“My husband held a loaded gun to my face and asked, ‘Do you want to die?’,” says Shelly, recalling the traumatic night.
Shelly had been with her husband for several years but when he became addicted to crack cocaine and alcohol, her relationship with him deteriorated. He had become emotionally, physically and mentally abusive, and he had guns throughout the house.
Just one week after being threatened at gunpoint, Shelly summoned the courage to escape from the Pacific Northwest. “I felt hopeless,” remembers Shelly, “I didn’t know what I was going to do, where I was going to go.
“I found one of our credit cards and activated it so I could leave.” Shelly fled with two bags and enough clothes for a week. Her body would twitch with fear, she couldn’t speak without crying, and she didn’t sleep for three days.
Shelly came to Los Angeles thinking it would be a refuge for her because LA is where her daughter lives. Unfortunately, this turned out to be another unstable environment for Shelly. Her daughter started shoplifting when her boyfriend’s addiction got out of control. When they lost their house, Shelly became homeless.
Through a county voucher program, Shelly was able to live in a downtown hotel for awhile. Then she heard about the Women’s Renaissance program at the Weingart Center Association. This phenomenal program helps homeless and near homeless women address the unique issues they face, build self-confidence, and become productive and self-sufficient. Women can stay in the program for up to two years while they get their lives in order.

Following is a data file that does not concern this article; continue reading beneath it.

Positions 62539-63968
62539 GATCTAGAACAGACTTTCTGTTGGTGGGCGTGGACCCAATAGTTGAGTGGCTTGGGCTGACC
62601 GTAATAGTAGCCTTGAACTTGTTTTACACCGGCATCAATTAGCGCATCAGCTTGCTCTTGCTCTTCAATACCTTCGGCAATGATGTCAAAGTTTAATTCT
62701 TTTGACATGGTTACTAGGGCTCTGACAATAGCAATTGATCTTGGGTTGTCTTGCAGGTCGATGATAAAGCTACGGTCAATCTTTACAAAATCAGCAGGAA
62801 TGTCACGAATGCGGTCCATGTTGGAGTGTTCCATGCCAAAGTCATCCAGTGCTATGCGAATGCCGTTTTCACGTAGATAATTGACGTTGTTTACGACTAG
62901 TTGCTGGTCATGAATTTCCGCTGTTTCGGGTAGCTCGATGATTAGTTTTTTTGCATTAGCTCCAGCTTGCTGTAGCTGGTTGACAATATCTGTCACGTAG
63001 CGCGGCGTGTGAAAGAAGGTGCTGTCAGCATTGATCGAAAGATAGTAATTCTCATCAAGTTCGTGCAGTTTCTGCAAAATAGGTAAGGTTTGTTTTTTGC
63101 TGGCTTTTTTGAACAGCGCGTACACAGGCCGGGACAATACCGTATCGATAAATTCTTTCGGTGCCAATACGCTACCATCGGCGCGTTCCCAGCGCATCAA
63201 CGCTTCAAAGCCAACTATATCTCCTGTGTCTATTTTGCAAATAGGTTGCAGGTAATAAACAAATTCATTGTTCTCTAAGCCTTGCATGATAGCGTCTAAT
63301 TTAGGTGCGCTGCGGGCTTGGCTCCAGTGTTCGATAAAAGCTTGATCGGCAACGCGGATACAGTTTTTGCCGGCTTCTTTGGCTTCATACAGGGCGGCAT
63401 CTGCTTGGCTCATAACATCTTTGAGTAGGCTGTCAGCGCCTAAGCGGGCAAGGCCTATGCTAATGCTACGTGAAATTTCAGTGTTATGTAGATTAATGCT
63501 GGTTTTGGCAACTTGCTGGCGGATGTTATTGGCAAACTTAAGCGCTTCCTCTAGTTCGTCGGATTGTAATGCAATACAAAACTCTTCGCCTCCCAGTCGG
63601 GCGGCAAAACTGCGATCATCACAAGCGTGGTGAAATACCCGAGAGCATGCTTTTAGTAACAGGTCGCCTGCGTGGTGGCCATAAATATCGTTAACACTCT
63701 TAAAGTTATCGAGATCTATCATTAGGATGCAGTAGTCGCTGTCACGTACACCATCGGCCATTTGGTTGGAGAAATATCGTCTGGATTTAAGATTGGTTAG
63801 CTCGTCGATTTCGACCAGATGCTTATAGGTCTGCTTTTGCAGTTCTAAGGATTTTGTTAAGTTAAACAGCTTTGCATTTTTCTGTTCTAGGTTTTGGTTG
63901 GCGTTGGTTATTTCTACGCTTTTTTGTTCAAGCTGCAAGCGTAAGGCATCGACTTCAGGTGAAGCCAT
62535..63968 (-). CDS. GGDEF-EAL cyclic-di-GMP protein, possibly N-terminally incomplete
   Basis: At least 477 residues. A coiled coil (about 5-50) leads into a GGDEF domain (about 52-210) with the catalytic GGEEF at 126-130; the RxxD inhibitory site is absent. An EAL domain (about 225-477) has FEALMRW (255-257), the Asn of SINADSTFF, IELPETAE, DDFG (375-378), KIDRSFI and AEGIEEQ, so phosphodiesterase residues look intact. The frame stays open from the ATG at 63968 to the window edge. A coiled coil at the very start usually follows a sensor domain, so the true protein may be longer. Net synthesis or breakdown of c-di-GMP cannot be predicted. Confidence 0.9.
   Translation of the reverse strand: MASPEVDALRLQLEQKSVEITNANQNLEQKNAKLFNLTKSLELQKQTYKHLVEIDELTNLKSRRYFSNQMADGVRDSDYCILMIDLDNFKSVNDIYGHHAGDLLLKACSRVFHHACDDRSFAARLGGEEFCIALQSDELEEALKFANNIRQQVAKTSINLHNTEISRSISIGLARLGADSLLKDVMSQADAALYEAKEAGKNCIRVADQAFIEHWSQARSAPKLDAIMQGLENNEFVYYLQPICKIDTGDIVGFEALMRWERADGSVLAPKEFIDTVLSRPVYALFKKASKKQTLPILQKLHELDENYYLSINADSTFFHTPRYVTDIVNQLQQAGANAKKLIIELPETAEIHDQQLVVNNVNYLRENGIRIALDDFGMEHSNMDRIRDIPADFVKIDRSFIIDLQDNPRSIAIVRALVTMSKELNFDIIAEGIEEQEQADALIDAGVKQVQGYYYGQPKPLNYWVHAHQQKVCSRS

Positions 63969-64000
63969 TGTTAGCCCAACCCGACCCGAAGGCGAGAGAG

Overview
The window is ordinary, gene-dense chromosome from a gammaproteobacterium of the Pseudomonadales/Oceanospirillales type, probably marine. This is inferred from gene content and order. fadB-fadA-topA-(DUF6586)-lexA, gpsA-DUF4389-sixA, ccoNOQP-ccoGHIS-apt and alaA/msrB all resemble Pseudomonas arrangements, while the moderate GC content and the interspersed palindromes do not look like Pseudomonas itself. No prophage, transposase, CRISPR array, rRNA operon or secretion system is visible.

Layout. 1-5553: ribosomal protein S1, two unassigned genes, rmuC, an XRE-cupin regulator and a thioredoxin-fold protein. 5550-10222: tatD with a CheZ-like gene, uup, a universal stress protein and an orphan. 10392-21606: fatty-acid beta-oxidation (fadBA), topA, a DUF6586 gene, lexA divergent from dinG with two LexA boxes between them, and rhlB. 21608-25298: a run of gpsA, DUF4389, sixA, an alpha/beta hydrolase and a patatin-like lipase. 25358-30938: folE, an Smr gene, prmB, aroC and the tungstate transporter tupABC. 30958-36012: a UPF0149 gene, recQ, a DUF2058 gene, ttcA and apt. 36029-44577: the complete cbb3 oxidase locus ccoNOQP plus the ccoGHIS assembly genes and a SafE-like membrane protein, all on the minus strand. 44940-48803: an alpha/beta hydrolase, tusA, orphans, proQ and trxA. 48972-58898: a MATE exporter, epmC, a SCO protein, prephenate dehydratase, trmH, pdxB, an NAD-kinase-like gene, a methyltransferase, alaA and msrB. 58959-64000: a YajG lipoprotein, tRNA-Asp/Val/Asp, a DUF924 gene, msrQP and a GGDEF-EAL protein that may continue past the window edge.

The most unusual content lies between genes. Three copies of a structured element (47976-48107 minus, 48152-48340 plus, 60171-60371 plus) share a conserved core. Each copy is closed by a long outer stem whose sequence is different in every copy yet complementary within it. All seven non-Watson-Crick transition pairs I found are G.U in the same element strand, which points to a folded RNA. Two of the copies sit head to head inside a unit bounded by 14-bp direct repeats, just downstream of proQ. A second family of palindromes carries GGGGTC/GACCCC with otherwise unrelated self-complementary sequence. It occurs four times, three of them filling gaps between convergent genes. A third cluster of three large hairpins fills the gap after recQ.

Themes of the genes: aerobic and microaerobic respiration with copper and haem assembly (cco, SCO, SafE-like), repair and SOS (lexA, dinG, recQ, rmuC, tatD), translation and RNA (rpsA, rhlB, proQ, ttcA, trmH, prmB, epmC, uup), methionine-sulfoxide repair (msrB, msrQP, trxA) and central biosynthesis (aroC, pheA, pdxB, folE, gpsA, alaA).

The Women’s Renaissance program helped Shelly change her whole approach to life without losing the giving aspect of her personality. “I learned how to put me first. I have always put me on the back burner,” admits Shelly. “I’ve learned to do things the right way— to get my priorities straight.”
Shelly volunteers at the JWCH health clinic, doing street outreach for HIV testing. She is also an AmeriCorps member. The AmeriCorps Hope for the Homeless program is staffed by graduates and near graduates of local shelter and treatment programs who reach out to individuals and families in the Skid Row area of Los Angeles, providing them with information about what type of help is available. Upon finishing the AmeriCorps program, Shelly will get a stipend that she can use for education or training. And thanks to the Weingart Center’s mandatory savings plan, Shelly has money that she can use when she transitions into her own apartment.
“I believe that the Weingart Center literally saved my life,” states Shelly. Shelly is nearing her graduation from Women’s Renaissance. She is still figuring out what she wants to do with the rest of her life, but says, “My options are open and that is wonderful. I didn’t have any options before.”